SBC apology too late to quell school bus anger

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It has emerged that almost three weeks of transport chaos was caused for parents of children at Ednam school due to minor vehicle offences.

Just days after local community interest transport firm Back ‘n’ Forth started bus services on three primary school and one high school route in the Kelso area for the new school term, the contracts were suspended.

Parents were not given any warning or explanation.

Quizzed at the end of August, Scottish Borders Council admitted that some “final paperwork issues” needed to be resolved.

But what followed was a rollcall of transport chaos, with a mixture of community bus services and taxis called in to ferry pupils.

It sparked complaints from Ednam school parents, who were not informed about the situation and only found out there were problems when Back ‘n’ Forth’s minibuses failed to appear on school mornings when children were already standing by the roadside.

There were also concerns about whether all the substitute drivers being used had enhanced disclosures, the lack of booster seats for some small children, worries about seatbelts being too high on youngsters, and small children being placed in seats facing airbags.

There were some mornings when pupils were left waiting for second uplifts by busy taxis.

However, pressed again on Monday about why the paperwork issue was taking so long to resolve, the local authority finally revealed police involvement.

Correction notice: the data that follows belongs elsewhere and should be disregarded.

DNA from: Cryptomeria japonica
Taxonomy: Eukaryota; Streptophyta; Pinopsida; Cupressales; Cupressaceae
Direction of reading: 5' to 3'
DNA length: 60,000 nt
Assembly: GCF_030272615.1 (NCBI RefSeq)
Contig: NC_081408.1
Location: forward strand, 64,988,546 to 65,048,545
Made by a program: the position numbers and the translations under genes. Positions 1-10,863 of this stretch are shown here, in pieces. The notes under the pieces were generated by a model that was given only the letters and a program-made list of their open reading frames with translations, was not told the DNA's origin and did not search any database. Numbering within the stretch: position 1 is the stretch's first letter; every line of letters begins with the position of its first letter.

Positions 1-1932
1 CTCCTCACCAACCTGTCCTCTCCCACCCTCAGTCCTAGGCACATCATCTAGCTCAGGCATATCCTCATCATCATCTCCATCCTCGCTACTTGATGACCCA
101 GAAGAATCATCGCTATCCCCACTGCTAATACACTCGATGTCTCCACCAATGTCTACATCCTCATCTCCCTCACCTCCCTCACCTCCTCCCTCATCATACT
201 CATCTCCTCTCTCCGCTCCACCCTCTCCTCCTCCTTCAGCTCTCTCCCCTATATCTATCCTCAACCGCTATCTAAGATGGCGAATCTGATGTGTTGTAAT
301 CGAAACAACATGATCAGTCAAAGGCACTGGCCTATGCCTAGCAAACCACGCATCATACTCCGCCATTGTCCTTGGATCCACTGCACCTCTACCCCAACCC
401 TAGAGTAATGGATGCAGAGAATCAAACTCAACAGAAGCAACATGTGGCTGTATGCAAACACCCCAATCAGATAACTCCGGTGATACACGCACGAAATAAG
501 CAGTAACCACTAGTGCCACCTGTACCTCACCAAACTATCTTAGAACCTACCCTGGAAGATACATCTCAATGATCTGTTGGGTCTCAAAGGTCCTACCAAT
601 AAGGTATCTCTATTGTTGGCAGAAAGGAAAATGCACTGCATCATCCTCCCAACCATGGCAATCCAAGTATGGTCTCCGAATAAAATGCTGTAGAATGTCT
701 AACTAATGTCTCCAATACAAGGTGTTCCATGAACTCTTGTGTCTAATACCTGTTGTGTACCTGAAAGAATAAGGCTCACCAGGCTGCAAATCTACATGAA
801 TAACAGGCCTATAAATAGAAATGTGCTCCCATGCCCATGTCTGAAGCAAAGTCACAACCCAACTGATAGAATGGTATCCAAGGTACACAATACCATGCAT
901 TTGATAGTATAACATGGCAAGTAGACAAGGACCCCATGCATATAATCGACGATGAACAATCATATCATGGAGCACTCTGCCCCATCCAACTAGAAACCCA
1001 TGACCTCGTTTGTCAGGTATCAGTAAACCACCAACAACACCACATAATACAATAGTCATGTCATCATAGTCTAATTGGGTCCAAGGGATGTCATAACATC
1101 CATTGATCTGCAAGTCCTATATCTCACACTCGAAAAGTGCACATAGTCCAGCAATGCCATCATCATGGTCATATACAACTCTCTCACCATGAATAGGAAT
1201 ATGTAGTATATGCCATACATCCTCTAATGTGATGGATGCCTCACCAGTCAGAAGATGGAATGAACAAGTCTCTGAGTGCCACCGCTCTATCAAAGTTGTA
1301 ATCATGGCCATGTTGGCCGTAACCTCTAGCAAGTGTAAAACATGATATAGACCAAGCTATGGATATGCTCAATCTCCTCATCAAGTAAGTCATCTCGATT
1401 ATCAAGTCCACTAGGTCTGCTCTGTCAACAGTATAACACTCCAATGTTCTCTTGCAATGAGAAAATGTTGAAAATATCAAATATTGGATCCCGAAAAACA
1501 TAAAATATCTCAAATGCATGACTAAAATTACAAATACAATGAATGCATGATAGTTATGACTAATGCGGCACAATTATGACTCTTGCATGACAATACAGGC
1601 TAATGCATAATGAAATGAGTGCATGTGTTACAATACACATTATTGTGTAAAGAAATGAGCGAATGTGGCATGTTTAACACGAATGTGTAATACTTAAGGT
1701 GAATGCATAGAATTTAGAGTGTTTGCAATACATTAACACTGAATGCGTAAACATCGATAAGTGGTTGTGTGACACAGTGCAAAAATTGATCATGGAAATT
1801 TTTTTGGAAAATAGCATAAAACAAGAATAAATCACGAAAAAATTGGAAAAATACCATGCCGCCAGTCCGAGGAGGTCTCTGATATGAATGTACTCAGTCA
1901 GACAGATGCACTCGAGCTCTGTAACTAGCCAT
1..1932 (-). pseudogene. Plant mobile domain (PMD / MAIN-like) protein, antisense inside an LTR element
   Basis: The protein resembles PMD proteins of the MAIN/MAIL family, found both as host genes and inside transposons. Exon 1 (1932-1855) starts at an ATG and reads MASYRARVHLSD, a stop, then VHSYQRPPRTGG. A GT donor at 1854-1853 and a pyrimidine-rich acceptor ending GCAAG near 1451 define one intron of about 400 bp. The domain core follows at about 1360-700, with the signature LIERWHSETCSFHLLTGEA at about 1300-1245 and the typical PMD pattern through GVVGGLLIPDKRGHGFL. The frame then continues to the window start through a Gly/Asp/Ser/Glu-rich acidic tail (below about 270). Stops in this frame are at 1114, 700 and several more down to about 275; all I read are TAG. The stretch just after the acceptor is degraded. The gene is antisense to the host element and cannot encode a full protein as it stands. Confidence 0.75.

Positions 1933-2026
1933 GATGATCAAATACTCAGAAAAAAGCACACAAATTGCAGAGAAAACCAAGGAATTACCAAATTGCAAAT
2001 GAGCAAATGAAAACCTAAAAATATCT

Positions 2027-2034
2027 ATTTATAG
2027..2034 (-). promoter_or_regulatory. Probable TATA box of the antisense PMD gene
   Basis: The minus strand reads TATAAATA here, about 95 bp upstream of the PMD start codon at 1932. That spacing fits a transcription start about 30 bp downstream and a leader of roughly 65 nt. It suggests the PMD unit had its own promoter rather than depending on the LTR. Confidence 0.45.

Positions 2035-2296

A spokesperson for SBC told us the council would not comment further.

But added: “We are concerned to hear about any individual problems and we would be happy to discuss these with affected families and the school, and apologise for any disruption caused while this matter is ongoing.”

But then, just a day later, the local authority confirmed that Back ‘n’ Forth had been reinstated and its buses were back on three of its routes, including the KO3 Ednam 
service.

A Police Scotland spokesman said that officers carrying out regular roadside vehicle inspections had, in recent weeks, stopped and routinely checked vehicles being used on a school run.

“A number of relatively-minor offences were detected and suitable advice given to the company owner,” said the spokesman.

James Shannly, managing director of Back ‘n’ Forth, said he was delighted to be back in operation.

He told us: “We’re very pleased and have taken on board all the comments made.

“It’s just good getting back to helping out the local community, which is what we’re all about.”